“It is a beautiful explanation,” said the Pontiff. “God shares himself as love in the Holy Spirit.” The Pope remarked further: “Love is the sign of the presence of the Holy Spirit! Ideas or voices which lack love—even if they seem sophisticated or knowledgeable—cannot be ‘of the Spirit.’ “Furthermore, love has a particular trait: Far from being indulgent or fickle, it has a task or purpose to fulfill: to abide. By its nature love is enduring,” said the Pope. “Again, dear friends,” Pope Benedict said, “we catch a further glimpse of how much the Holy Spirit offers our world: love which dispels uncertainty; love which overcomes the fear of betrayal; love which carries eternity within; the true love which draws us into a unity that abides!”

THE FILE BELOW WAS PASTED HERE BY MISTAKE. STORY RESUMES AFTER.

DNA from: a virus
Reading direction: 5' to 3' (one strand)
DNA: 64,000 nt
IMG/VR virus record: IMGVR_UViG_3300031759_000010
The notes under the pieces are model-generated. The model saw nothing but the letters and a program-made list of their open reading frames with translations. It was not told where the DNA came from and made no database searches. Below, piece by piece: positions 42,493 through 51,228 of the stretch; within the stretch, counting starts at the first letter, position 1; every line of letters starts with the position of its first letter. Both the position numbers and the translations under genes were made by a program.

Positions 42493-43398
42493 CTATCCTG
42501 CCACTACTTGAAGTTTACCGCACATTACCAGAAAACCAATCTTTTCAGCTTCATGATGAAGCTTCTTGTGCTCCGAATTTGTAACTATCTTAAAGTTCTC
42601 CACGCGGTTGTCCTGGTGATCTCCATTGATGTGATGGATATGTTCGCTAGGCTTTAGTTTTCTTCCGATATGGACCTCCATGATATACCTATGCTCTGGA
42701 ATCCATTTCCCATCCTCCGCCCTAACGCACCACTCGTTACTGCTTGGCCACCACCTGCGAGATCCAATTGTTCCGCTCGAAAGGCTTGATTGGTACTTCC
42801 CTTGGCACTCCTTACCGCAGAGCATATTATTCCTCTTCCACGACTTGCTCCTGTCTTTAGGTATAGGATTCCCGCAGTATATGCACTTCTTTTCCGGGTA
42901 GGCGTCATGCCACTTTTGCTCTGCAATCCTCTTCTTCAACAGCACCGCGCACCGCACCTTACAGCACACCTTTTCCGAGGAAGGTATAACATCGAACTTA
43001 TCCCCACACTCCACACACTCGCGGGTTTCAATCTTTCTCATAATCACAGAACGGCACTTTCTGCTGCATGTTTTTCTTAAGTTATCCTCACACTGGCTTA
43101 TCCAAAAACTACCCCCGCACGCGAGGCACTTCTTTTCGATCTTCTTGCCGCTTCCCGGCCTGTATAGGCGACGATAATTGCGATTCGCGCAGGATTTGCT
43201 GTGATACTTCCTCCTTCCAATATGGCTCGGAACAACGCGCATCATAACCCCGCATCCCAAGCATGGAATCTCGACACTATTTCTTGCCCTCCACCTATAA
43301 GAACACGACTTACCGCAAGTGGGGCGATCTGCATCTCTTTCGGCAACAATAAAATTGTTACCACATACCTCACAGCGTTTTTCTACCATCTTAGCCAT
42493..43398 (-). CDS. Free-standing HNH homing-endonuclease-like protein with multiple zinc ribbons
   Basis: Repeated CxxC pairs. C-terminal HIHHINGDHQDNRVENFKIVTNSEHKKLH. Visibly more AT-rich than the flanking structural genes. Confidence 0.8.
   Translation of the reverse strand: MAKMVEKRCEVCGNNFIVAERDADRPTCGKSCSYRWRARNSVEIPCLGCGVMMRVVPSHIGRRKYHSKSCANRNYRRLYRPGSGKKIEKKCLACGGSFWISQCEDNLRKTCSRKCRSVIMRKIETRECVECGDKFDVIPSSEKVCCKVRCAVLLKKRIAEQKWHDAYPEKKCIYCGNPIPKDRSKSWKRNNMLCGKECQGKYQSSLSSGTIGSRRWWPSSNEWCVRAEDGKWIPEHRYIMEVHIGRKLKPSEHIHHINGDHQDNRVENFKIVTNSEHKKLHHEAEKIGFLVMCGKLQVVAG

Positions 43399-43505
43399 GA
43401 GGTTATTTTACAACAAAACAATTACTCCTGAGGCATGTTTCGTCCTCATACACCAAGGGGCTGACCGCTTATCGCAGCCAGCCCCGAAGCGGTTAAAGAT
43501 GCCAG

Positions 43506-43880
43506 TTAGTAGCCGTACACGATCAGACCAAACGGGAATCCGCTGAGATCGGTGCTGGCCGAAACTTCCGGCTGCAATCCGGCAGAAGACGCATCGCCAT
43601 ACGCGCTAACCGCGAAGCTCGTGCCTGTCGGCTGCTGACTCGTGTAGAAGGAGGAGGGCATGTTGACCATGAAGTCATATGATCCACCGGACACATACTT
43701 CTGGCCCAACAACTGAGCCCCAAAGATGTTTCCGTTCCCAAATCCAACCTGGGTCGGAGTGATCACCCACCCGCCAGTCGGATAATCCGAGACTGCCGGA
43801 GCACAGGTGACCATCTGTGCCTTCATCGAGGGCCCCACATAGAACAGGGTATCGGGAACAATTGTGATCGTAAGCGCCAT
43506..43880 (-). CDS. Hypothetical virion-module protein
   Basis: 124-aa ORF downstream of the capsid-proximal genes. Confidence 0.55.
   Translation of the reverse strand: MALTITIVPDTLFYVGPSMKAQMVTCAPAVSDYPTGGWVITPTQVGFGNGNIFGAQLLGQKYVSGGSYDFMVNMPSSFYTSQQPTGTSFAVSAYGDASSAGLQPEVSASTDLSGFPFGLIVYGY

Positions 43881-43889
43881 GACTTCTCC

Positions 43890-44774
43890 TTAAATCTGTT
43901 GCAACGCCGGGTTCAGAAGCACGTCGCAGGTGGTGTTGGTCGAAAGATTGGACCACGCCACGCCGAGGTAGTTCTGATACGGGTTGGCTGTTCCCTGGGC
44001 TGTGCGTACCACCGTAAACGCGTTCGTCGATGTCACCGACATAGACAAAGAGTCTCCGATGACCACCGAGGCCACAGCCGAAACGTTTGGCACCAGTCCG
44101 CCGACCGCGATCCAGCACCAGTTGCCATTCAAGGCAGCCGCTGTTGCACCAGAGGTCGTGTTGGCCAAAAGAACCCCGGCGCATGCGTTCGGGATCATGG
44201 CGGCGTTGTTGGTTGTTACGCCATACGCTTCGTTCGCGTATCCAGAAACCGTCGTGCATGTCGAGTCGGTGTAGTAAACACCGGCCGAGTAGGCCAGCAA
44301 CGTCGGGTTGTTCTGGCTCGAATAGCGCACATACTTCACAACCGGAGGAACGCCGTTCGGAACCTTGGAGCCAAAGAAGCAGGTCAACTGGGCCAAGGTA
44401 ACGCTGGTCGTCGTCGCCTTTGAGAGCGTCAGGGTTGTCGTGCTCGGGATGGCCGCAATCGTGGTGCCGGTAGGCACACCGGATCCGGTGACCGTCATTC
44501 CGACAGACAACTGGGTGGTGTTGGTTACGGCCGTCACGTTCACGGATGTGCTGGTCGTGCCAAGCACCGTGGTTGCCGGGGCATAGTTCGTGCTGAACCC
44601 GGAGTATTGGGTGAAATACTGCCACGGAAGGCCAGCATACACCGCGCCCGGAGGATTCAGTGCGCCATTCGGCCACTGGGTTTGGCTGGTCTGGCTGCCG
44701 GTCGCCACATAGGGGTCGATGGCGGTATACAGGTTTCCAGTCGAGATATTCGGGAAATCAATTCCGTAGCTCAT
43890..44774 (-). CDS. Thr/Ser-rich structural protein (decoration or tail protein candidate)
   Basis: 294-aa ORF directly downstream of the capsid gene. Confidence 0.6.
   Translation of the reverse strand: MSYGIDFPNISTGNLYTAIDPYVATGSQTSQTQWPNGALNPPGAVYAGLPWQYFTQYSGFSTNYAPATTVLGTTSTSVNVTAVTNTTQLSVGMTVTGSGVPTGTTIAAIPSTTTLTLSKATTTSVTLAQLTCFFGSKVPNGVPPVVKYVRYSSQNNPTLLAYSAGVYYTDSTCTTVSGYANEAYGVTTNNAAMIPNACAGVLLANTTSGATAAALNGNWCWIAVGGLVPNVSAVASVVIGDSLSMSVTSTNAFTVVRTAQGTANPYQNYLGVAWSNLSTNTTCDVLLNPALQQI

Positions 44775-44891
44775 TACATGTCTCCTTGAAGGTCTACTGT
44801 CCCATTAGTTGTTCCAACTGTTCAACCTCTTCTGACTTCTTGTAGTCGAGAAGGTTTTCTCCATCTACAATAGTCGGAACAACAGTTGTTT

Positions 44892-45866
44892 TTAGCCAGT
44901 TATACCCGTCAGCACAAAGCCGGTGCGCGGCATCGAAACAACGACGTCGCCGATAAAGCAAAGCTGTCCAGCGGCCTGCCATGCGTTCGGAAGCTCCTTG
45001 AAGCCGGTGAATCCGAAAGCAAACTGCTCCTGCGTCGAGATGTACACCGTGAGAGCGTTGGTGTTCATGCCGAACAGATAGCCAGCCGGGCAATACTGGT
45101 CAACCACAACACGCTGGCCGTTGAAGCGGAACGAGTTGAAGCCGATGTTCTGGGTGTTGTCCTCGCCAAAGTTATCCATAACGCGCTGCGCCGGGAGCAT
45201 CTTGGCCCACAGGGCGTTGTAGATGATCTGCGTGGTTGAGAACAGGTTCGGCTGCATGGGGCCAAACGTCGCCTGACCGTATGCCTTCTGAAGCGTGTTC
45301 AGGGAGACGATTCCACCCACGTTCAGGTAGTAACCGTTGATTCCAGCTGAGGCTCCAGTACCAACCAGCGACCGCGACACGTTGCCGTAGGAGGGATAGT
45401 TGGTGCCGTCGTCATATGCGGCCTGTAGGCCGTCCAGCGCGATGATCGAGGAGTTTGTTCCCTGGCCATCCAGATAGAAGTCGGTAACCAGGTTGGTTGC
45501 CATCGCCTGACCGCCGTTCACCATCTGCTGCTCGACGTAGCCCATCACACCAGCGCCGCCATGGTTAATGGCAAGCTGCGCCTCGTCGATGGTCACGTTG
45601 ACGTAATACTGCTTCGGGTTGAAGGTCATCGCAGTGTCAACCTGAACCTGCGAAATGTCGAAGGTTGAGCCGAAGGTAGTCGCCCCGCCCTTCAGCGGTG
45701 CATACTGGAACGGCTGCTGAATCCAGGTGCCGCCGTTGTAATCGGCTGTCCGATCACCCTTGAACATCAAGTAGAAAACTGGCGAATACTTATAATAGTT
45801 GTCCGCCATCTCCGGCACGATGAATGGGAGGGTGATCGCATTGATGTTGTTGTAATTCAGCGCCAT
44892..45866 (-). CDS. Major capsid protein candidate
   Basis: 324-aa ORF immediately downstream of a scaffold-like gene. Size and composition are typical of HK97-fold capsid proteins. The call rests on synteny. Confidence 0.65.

The Holy Father said St. Augustine’s third insight—the Holy Spirit as gift—was derived from Jesus’ conversation with the Samaritan woman at the well. “Here Jesus reveals himself as the giver of the living water, which later is explained as the Holy Spirit,” he explained. Quoting for the Gospel of John, the Pope said “the Spirit is ‘God’s gift’ -- the internal spring, who truly satisfies our deepest thirst and leads us to the Father.” Referring to De Trinitate, the Holy Father said “Augustine concludes that God sharing Himself with us as gift is the Holy Spirit.” The Pope continued, “Friends, again we catch a glimpse of the Trinity at work: the Holy Spirit is God eternally giving himself; like a never-ending spring he pours forth nothing less than himself. In view of this ceaseless gift, we come to see the limitations of all that perishes, the folly of the consumerist mindset. We begin to understand why the quest for novelty leaves us unsatisfied and wanting. Are we not looking for an eternal gift? The spring that will never run dry? With the Samaritan woman, let us exclaim: give me this water that I may thirst no more!” “Dear young people,” the Pope said, “we have seen that it is the Holy Spirit who brings about the wonderful communion of believers in Jesus Christ. True to his nature as giver and gift alike, he is even now working through you. Inspired by the insights of St. Augustine: Let unifying love be your measure; abiding love your challenge; self-giving love your mission!” The Holy Father explained to the young people that “there are times [...] when we might be tempted to seek a certain fulfillment apart from God,” and asked the question Christ himself asked of the Twelve Apostles: “Do you also wish to go away? Such drifting away perhaps offers the illusion of freedom. But where does it lead? To whom would we go? For in our hearts we know that it is the Lord who has ‘the words of eternal life.’” Quoting St. Augustine, Benedict XVI said that to “turn away from Him is only a futile attempt to escape from ourselves. God is with us in the reality of life, not the fantasy,” he said. “It is embrace, not escape, that we seek! So the Holy Spirit gently but surely steers us back to what is real, what is lasting, what is true. It is the Spirit who leads us back into the communion of the Blessed Trinity!”